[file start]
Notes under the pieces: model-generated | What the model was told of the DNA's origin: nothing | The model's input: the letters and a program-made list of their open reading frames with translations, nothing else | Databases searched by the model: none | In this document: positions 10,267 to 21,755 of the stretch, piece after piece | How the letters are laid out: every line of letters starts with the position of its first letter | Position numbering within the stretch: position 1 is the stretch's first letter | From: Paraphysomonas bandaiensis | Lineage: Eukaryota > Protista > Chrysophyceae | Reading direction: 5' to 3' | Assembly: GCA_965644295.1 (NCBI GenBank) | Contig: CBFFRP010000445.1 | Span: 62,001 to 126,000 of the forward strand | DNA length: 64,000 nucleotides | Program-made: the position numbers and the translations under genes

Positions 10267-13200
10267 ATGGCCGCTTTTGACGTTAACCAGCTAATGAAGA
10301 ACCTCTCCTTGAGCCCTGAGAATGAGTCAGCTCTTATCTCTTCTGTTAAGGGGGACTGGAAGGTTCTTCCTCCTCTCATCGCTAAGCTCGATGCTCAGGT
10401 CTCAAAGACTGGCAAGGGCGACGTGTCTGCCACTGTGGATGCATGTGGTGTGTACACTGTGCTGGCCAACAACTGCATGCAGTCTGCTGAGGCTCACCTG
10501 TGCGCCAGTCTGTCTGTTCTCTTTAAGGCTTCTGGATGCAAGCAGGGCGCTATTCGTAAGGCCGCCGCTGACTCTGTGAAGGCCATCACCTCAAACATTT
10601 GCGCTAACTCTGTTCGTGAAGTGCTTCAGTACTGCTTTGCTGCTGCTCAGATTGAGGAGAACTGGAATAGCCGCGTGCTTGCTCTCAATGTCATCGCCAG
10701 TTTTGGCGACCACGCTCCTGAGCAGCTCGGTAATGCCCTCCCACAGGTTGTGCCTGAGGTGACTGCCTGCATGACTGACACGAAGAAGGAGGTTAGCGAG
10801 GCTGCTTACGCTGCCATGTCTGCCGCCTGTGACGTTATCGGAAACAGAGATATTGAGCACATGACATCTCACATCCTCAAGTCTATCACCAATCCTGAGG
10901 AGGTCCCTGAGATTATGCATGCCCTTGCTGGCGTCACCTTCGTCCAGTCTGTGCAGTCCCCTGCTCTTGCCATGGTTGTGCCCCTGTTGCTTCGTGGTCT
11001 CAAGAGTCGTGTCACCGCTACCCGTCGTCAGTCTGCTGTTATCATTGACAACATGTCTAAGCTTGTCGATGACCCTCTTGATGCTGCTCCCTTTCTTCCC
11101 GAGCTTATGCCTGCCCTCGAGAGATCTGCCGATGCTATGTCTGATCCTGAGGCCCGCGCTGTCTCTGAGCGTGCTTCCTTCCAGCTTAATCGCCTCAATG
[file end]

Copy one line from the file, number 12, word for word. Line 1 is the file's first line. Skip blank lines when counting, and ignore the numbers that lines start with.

11101 GAGCTTATGCCTGCCCTCGAGAGATCTGCCGATGCTATGTCTGATCCTGAGGCCCGCGCTGTCTCTGAGCGTGCTTCCTTCCAGCTTAATCGCCTCAATG